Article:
There are several ways in which a planning process can be designed. It is important that each company which introduces planning should do so in a way that meets its own particular needs. The various examples examined here should be seen as starting points and should not be read too dogmatically. It will also already be apparent that part of the difference between planning systems in organisations is not the schematics showing what plans are prepared, or what should go into a plan, but where the analysis and decisions are undertaken. This is where all the ideas and research quoted so far in this chapter are particularly useful. A planning system will be examined in some depth, and this will be followed by illustrations of other approaches which although constructed differently arrive at approximately the same place. One of the justifications given for subjecting a business to a process of strategic management is that it is the only satisfactory way of coming to terms with a changing world. Events in the environment in which the company operates have a direct effect on the success or failure of that company. Strategic management seeks, as one of its aims, to relate the company to its environment, and to identify in advance the threats and opportunities which environmental change brings. At the outset the unique character of each business should be stressed: the effect of change in factors outside the control of the company will vary not only between industries but also between companies in the same industry. What causes the effect to vary are not only the obvious things like the nature of business, countries of operation, and size of organisation: there are also the fundamental differences in the attitudes and abilities of various managements. What one manager views as a threat may be seized as an opportunity by another.
Product Life Cycle
One concept which is of value in many forecasting situations is that of the product life cycle. This suggests that all products pass through a series of growth curves (the first part of which is S-shaped), until they reach a point when they either level out or begin to decline.
Over the last thirty years Xerox Corporation has moved from being a dominant player in its markets in the 1970s to being threatened with extinction in the 1980s, and then back again to being the world's foremost document creation and reproduction company in the 1990s. At the end of the 1980s Xerox began to thoroughly investigate its internal processes, particularly in terms of their effectiveness and efficiency in satisfying the corporate objective of being the world's top-ranked document company in relation to customer satisfaction. Xerox realigned its thinking to recognise the importance of business processes and the deficiencies of its segmented, functionally disjointed way of doing business. The company thus became a pioneer of business process management techniques, with significant improvement in financial results and in its customer satisfaction ratings.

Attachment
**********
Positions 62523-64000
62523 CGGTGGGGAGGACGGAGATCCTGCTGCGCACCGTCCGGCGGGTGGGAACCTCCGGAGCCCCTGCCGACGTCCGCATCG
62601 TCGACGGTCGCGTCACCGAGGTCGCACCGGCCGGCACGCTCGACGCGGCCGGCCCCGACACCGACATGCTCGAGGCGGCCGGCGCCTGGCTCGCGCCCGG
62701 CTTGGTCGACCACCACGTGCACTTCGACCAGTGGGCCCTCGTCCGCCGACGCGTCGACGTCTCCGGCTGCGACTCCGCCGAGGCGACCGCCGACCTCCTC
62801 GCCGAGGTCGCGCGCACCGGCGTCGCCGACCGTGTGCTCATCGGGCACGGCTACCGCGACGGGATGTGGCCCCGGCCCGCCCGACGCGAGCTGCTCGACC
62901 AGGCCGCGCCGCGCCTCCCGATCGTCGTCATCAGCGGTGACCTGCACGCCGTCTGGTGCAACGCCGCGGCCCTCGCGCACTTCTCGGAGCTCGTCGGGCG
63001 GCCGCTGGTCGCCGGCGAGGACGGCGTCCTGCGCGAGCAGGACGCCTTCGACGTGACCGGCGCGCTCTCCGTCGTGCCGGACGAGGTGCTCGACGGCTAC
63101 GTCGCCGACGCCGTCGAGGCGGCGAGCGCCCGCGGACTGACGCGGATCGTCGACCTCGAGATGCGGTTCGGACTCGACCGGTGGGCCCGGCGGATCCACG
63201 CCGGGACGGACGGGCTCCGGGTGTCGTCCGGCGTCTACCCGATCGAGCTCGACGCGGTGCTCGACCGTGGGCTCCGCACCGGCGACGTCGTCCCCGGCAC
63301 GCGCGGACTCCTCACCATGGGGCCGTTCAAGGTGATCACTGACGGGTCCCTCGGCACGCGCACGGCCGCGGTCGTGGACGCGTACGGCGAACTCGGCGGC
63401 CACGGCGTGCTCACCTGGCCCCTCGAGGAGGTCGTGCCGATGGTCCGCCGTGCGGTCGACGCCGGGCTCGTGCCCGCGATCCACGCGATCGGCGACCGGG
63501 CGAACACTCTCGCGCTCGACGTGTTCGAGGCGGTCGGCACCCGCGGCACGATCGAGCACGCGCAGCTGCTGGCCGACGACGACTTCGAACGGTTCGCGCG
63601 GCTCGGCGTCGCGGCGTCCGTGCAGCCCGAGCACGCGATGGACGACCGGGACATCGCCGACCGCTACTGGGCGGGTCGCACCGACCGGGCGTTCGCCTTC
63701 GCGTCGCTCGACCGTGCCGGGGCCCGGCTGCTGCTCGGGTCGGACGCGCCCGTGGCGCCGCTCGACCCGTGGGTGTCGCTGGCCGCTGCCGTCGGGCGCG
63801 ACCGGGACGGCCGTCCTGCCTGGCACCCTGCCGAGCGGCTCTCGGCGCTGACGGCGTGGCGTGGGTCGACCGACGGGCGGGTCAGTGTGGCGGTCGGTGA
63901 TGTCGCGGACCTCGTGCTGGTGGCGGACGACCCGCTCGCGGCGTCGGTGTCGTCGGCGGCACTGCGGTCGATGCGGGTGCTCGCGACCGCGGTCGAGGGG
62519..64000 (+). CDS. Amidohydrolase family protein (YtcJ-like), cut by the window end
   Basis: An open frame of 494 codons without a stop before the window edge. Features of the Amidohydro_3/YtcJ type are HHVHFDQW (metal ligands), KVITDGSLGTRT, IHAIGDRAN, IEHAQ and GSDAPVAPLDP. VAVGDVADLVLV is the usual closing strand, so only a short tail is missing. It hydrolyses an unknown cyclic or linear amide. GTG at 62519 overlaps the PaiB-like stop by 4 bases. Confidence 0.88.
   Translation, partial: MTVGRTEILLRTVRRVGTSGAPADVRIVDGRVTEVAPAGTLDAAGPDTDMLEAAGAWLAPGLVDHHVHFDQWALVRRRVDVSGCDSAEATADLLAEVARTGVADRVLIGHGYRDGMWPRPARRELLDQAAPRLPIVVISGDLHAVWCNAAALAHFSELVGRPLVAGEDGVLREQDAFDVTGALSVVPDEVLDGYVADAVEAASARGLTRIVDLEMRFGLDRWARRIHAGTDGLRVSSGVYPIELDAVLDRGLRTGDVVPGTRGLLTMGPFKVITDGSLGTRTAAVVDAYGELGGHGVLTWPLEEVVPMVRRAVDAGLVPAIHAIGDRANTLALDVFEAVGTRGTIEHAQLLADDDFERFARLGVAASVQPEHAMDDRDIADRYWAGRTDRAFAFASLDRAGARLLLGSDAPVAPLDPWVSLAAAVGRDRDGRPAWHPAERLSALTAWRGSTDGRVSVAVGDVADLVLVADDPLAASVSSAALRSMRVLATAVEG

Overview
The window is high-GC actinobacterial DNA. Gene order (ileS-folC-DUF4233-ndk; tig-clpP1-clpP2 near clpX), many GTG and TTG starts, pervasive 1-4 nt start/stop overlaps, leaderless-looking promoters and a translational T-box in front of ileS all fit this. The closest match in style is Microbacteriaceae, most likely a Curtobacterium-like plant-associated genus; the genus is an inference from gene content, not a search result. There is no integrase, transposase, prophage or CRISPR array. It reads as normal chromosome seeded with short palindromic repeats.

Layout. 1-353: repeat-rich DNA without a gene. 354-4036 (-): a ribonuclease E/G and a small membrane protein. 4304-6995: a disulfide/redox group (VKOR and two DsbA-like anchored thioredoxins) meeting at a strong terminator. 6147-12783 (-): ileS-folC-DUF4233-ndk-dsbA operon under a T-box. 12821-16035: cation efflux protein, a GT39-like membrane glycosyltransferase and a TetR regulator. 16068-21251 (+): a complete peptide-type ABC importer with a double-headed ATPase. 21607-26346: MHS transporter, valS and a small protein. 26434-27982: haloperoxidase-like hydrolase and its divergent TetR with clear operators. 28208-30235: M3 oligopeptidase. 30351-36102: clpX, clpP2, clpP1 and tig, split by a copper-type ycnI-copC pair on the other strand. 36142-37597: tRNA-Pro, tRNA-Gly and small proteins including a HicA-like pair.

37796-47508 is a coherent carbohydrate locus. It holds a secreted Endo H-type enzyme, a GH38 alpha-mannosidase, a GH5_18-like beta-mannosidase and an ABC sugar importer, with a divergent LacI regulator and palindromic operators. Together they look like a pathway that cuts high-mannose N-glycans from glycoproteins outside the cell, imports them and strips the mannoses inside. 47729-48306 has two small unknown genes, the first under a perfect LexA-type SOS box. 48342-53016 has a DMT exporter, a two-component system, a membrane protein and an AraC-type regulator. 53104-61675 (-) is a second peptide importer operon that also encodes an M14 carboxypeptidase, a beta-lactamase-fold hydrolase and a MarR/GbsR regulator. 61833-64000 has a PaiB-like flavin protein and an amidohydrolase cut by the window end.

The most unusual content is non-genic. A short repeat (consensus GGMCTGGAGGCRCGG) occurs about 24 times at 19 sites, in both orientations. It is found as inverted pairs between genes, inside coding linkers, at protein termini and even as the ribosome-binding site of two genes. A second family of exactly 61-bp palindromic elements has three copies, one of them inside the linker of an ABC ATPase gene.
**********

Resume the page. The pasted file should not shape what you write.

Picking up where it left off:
Bernard Fournier, managing director of Rank Xerox Ltd, received the first 'European Quality Award' from King Juan Carlos of Spain in Madrid on 20 October 1992. For Xerox and it affiliates this was the latest accolade in a series stretching over more than a decade.
GENERAL PHASES OF THE TRANSFORMATION
Before leaving Leesburg, these twenty-five leaders defined the Xerox quality policy which has worldwide applicability and is still in effect today. It states: Xerox is a Quality Company. Quality is the basic business principle for Xerox. Quality means providing our external and internal customers with innovative products and services that fully satisfy their requirements. Quality improvement is the job of every Xerox employee. Among the most interesting aspects of this policy is the definition statement.
Xerox has been involved in benchmarking since the late 1970s. In fact, modern benchmarking can be said to have begun with a 1979 Xerox trip to Japan to study manufacturing performance and practice.
Although they had established a good foundation for continuous improvement in most functions, Xerox managers realised that in these early efforts they had failed to achieve the degree of cross-functional team work that would be required to maintain world-class status against ever-increasing competition.
Xerox modified in some respects its approach to training. Tools and techniques were now related to their applicability to specific work processes and market-driven goals. Employees were trained in multifunctional groups and skills were taught on an 'as-needed' basis just in time for application to identified process improvement initiatives. The team approach was modified, it was not abandoned. The challenge was to work cross-functionally as a team. The aim was to take a total multifunctional business process and to demonstrate how to optimally use information technology and best practices to streamline and improve the whole process. Xerox focused on what it called 'high-impact' teams, cross-functional teams responsible for defined basic business processes which have outputs that significantly impact business results.
Research into strategic management and its benefits has become more complex because of all the differences and nuances. Ansoff and his colleagues demonstrated that, the benefit comes when the organisation applies an approach to strategic management which matches the situation they are in, and that the wrong style may be harmful. Even when the hurdle of fitting the approach to the situation has been overcome, strategic management is not likely to be successful if it is applied badly. There are also degrees of success, and not all organisations set a high enough level of expectation from their planning work, and are therefore too easily satisfied. Strategic management has made great strides since it emerged as a topic under its old name of long-range planning. We now have better techniques of strategic analysis, and new concepts of strategy formulation, and we understand more about the behavioural aspects of managing strategically. It is perhaps of interest to try to speculate where the subject might be heading.